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An anthropological study of the early detection of cancer

last modified Mar 19, 2019 03:14 PM

Dr Ignacia Arteaga

Phenotyping analysis of resected surgical tissue under the microscope
Phenotyping analysis of resected surgical tissue under the microscope. Purple stains express the presence of particular antigens at the cellular level.
Probably most of us know someone affected by cancer. Millions of pounds are spent every year on cancer research to reduce the prevalence and seriousness of the many cancers that affect people living in the UK. Practices of biomedical innovation are expanding the frontiers of this research towards what is seen as the ‘natural history’ of the disease. This is a biomedical narrative that differentiates between developmental stages of the disease according to various biological hallmarks. We hear about therapy ‘breakthroughs’ in the media offering the possibility of extending the lives of those for whom previous therapies could not contain the spread of the disease in their bodies, but there are many researchers trying also to ‘catch’ malignant cells when the process of cellular division has just started. This scientific enterprise is called the ‘early detection of cancer’.  By learning about the types and site sources of ‘signals’ that initial cancer mutations trigger in our bodies, and assembling technologies through which it is possible to observe these signals, early detection projects aim to reduce the personal, social and financial impact that suffering from cancer poses.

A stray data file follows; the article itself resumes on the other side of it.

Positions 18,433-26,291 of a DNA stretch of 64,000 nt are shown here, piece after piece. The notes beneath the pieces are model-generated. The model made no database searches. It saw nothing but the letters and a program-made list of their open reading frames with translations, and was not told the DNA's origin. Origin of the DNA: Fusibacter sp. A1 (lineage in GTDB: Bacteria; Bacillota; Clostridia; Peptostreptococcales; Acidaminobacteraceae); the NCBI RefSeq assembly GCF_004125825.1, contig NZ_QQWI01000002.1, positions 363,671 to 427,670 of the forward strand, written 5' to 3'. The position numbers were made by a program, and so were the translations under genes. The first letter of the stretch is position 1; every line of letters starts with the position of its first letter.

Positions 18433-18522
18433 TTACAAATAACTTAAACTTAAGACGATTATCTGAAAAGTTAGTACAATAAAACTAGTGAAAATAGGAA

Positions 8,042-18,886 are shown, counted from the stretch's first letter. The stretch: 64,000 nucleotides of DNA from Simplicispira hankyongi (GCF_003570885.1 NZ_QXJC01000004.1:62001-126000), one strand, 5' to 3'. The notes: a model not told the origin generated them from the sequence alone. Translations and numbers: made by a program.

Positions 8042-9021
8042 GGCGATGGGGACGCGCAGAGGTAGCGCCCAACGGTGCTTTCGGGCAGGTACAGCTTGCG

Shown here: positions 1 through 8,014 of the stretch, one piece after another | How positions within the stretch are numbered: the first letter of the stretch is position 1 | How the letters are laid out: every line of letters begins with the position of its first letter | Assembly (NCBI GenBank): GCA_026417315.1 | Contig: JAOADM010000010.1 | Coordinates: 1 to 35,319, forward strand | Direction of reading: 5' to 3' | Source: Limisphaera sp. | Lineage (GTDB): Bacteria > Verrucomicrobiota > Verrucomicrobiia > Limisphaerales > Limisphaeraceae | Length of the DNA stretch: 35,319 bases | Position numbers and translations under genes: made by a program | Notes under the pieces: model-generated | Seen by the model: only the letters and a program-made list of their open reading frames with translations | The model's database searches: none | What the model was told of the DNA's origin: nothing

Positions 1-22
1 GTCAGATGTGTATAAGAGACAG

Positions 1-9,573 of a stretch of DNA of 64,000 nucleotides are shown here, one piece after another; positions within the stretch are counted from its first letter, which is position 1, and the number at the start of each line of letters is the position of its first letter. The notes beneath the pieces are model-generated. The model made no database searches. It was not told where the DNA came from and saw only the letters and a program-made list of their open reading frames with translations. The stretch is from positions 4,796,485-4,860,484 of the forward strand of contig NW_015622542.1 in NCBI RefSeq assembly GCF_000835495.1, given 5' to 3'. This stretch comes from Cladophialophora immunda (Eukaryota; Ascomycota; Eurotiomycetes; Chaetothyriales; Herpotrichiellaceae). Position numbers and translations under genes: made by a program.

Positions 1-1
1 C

From July 2019 until June 2022, I will be working with Dr Maryon McDonald and Dr Perveez Mody as Philomathia Research Associate on an exciting project relating to the early detection of cancer in the UK. I will be undertaking ethnographic research within a broad field that concerns the development of diagnostic technologies through to their clinical use and social effects. We know that cancer can change people’s relationships with others, re-order their world and change their own and others’ apperceptions of their bodies. Through detailed observations, sensitive conversations and careful participation, I will be tracing the practices of a multidisciplinary group of stakeholders which includes scientists, engineers, clinicians, patients, biomedical research subjects and their support networks. The project will tease out practices of biomedical innovation and their coordination across different disciplines into effective technologies of early detection, and the consequences for those tested.